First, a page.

| SAN FRANCISCO
SAN FRANCISCO High winds on San Francisco Bay forced a postponement of 34th America's Cup sailing on Tuesday, delaying a potential final showdown between series leader Emirates Team New Zealand and defender Oracle Team USA.
A seasonally strong out-flowing tide on San Francisco Bay running against incoming wind created conditions that exceeded safety limits set for the delicate 72-foot (22-meter) catamarans, organizers said.
A proposal by Oracle to increase the wind limits for racing was rejected by New Zealand, a New Zealand spokesman said. Oracle's performance over the weekend suggests its AC72 is faster than New Zealand's in heavy winds, some observers believe.
"We requested the wind speed to be increased by 1 knot. We feel the extra knot would still keep the event safe for the teams, and it would help avoid postponements like today and allow racing to continue as scheduled," Oracle General Manager Grant Simmer said in an email.
New Zealand had been in a position to clinch the Cup and end the regatta if it could have won both of Tuesday's scheduled races. It will have another chance in two races scheduled for Wednesday, when the weather is expected to be more favorable.
Tuesday's racing was called after the boats headed out to the race course starting area near the Golden Gate Bridge, as whitecaps underneath grew frothier.
Organizers set strict limits on wind speeds in the America's Cup after Swedish team Artemis Racing suffered a fatal training accident in May. Wednesday's upper limit was 20.1 knots (23 miles per hour) for race one.
While 20-plus knot winds are not unusual on the bay and are acceptable for pleasure cruising, they are seen as too risky for the high-performance, hard-to-maneuver AC72 yachts.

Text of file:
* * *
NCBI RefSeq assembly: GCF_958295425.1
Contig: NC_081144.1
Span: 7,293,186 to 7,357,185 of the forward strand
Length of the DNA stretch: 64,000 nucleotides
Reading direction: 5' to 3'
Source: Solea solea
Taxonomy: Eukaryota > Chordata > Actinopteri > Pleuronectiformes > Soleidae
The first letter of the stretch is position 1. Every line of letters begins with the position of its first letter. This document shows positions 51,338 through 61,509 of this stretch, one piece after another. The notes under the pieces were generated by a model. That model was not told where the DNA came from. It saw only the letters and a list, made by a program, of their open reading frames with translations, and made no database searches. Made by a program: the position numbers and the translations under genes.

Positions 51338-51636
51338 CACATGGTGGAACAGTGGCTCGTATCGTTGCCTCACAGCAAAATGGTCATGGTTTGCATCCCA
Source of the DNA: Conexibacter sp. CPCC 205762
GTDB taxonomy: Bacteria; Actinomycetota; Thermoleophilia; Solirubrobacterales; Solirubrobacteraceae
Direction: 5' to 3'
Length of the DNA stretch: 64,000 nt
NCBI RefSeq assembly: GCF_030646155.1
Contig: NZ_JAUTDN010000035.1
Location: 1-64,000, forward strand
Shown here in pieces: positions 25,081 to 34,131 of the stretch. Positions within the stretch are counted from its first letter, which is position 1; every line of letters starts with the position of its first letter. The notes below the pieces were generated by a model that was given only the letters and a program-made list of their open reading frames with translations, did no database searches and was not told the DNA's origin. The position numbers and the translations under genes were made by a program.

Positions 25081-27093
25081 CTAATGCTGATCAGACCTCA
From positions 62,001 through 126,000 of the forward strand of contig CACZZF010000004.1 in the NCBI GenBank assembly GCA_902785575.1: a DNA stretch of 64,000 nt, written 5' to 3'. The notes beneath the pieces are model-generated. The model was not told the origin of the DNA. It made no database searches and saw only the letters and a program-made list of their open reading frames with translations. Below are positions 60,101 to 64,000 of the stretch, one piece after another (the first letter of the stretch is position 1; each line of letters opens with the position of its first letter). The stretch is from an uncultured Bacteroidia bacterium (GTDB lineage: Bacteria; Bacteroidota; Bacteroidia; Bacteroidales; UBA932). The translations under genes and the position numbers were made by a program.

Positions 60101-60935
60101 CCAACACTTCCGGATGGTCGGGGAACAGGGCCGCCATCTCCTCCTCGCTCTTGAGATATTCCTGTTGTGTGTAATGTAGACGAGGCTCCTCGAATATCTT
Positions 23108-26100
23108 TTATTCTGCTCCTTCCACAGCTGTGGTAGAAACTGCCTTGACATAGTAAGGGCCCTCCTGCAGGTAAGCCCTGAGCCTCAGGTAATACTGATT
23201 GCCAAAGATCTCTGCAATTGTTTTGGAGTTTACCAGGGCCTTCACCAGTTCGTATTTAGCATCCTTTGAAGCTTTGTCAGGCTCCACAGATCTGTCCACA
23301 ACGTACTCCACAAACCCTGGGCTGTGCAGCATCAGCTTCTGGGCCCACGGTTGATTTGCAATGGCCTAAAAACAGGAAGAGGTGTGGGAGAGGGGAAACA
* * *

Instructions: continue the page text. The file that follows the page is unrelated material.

New Zealand dominated racing between the two teams in the first week of the America's Cup finals but it ran into trouble over the weekend when a vastly improved Oracle won its second and third matches, interrupting the Kiwis' momentum.
Changes Oracle made to its AC72 catamaran after losing six of the first seven races in the series, combined with much-improved tacking upwind, have made the team quicker, with both crews now looking similarly polished in their maneuvers.
"We put in a lot of effort in our days off to make the changes necessary to the boat and review our crew work," Oracle grinder Shannon Falcone said on Sunday. "I feel really comfortable with where we are."
New Zealand leads the competition seven races to one, with Oracle's first two wins having been negated by a cheating penalty before the finals began. The first team to score nine points will take home the 162-year-old America's Cup trophy.
Tuesday was not the first time weather interrupted the regatta. High winds forced organizers to call off Saturday's second race while already in progress.
After New Zealand narrowly avoided catastrophe on Saturday with a near-capsize that cost it the race, Sunday's matches were among the most thrilling in yacht-racing history. The two supercharged AC72s dueled neck and neck in the second race, changing leads four times, an America's Cup record, before New Zealand eked out a 17-second victory.
"We keep a watchful eye on Oracle and we are impressed by the way they are sailing. We know we have to keep on improving," New Zealand skipper Dean Barker said after Sunday's mixed results.
Until the weekend, New Zealand had dominated the competition with superior tacking and upwind speed. New Zealand trounced challengers from Italy and Sweden to gain the right to take on defending champion Oracle in the finals.
The weekend's wild racing was a vindication for America's Cup organizers, led by software mogul Larry Ellison, whose decision to use extremely expensive and sometimes dangerous high-tech catamarans for the competition has been widely criticized.
When Ellison's team won the America's Cup in Valencia, Spain in 2010, it gained the right to set the rules and chose windy San Francisco Bay for this year's competition.
A dearth of challengers, a cheating scandal, the fatal accident in and many weeks of one-sided racing had threatened to make a mockery of the event.
The Kiwis first won the America's Cup in 1995 and successfully defended it in 2000 before losing the trophy three years later to Swiss biotechnology billionaire Ernesto Bertarelli's Alinghi in a disastrous campaign that left the team in shambles.
(Editing by Alden Bentley and Eric Walsh)